Top Tip: Don’t forget the golden oTENTik rule: no food or drink allowed inside. Store food and drink in your vehicle, and always cook and eat outdoors or in the kitchen shelter. Fire up the grill and cook over the open fire or on the gas BBQ provided.
Yurts, oTENTiks and cabins in Fundy National Park
Mix scenic and cosy when you stay in one of our accommodations with the world’s highest tides outside your door. Welcome to winter camping in Fundy National Park, where you can pick from four different kinds of accommodations: comfy yurt, cosy oTENTik, rustic cabin, or just BYO tent and camp like a pro.
Top Tip: Stay hydrated. It’s important to keep up your fluid intake in the winter, so bring a Thermos flask and supplies so you can sip on hot chocolate, tea or coffee and stay warm and hydrated!
oTENTik tents in Point Pelee National Park
Book a stay in a Point Pelee oTENTik under the overarching hickory and chestnut trees in the Carolinian Forest in Canada’s smallest and most ecologically diverse national park. Don’t forget to head out for a nighttime expedition to view the stars; Point Pelee is a designated Dark Sky Preserve and nothing pairs so well with twinkling celestial bodies as a hot thermos of cocoa!
Top Tip: Remember to pack extra gloves. There’s nothing worse than losing one glove and worrying about cold fingers!
Historic stays and oTENTiks in La Mauricie National Park
It may be too cold to take a dip in the beautiful waterfalls here, but it’s the perfect weather to try a fun new activity like snow tagging or fat biking in the heart of the Laurentian forest, less than two hours from Montreal. Spend the night in one of La Mauricie’s winter accommodations, including oTENTiks for a camp experience without all the muss and fuss or try a dash of luxury in the historical buildings at the Domaine Wabenaki-Andrew, where the Kennedy Family used to stay.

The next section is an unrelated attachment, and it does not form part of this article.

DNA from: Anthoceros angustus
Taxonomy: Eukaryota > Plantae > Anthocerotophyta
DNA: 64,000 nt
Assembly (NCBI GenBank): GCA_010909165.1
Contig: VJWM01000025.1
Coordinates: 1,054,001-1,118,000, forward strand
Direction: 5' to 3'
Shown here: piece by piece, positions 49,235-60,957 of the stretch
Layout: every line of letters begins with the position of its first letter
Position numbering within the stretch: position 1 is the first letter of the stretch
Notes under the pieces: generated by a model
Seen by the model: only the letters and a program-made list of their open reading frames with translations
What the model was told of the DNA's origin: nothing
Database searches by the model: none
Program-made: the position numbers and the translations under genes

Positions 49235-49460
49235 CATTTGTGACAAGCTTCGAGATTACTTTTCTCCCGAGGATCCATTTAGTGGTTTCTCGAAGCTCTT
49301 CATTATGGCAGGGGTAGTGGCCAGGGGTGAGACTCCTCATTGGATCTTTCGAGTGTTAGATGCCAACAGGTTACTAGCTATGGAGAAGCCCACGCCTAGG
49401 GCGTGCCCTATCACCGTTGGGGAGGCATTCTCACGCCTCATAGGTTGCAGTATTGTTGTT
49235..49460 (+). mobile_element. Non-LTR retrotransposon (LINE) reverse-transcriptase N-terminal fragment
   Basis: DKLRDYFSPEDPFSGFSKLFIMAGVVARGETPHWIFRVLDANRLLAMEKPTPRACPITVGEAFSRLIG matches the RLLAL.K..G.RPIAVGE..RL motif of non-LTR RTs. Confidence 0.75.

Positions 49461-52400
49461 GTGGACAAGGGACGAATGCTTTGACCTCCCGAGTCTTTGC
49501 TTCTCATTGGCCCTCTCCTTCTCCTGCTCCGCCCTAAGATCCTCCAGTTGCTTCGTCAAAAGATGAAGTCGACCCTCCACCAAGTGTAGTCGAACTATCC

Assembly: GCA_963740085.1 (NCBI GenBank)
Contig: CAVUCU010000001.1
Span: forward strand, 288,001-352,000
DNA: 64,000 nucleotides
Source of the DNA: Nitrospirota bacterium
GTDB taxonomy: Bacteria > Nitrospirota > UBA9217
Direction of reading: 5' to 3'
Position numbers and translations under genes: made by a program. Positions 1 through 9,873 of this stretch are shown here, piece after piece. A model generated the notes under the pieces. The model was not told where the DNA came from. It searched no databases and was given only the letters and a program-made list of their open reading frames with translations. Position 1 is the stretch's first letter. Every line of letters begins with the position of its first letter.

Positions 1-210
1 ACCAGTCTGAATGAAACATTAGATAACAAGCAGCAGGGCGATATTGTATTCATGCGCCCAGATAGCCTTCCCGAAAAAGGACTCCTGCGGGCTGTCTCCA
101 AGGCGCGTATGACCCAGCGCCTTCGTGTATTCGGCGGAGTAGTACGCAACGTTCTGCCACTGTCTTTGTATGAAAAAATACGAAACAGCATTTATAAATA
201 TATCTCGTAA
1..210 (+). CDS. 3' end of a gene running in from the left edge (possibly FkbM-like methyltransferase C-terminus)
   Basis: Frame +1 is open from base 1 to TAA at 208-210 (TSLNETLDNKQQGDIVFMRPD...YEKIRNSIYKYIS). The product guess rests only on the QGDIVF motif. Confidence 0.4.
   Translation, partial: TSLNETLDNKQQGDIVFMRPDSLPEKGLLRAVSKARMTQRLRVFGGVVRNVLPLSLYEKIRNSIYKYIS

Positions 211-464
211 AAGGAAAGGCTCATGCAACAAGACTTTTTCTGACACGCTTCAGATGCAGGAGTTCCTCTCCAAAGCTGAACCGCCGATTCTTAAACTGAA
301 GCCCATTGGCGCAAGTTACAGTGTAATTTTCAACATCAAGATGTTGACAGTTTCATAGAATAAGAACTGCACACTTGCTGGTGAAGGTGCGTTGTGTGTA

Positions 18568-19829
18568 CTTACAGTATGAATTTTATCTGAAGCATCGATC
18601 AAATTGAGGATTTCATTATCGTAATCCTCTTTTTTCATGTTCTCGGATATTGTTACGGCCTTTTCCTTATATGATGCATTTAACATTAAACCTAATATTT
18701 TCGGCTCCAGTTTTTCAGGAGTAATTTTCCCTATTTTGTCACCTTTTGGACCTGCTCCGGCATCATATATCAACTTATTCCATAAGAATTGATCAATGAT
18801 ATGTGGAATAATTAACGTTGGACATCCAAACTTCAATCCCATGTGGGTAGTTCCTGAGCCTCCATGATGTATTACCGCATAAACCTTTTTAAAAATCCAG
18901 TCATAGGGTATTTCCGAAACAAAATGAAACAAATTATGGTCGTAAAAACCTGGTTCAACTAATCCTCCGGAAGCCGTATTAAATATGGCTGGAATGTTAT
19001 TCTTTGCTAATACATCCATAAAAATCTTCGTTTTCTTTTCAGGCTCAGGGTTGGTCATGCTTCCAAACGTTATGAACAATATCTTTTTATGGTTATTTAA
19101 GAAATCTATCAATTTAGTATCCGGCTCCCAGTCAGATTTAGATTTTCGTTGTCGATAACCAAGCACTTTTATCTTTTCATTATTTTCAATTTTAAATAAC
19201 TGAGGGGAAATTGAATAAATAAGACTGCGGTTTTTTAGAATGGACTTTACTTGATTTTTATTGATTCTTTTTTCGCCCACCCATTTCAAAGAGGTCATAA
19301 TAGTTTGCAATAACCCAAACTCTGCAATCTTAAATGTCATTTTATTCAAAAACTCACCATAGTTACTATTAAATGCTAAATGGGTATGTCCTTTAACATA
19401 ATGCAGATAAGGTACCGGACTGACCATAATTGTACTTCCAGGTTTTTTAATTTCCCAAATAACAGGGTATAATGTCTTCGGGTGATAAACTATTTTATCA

Top Tip: Use lithium batteries in your electronics. They perform better in sub-zero temperatures.
Historic stays and more in Jasper National Park
As the largest national park in the Canadian Rockies and a UNESCO World Heritage Site, everyone knows that this park packs plenty of “wow!” But did you know that when it comes to picking accommodations for an overnight stay in Jasper, there’s everything from historic heritage buildings at the Palisades Centre to backcountry freestyle camping and frontcountry camping nestled next to the ski trails. Maybe mix it up and try all three this winter!
Top Tip: Always layer up in the winter with base layers of Merino wool or a synthetic insulating fabric.
Camping in Banff National Park
In peak season, there are 2,462 sites located within 14 campgrounds across Banff National Park, however during winter, year-round adventurers and hard-core campers can escape the crowds and have the run of the Tunnel Mountain Village II campsite. Imagine waking to the snowy, majestic Rocky Mountains to start a day packed with classic Canadian winter fun, such as an impromptu game of pond hockey, or cross country skiing through the pines. Breakfast over the fire pit never tasted so good!
Top Tip: Pack your last meal of the day with complex carbs and fat to stay warm throughout the night. Try a one-pot meal such as a hearty bison stew, inspired by the trappers and traders from the 1800s.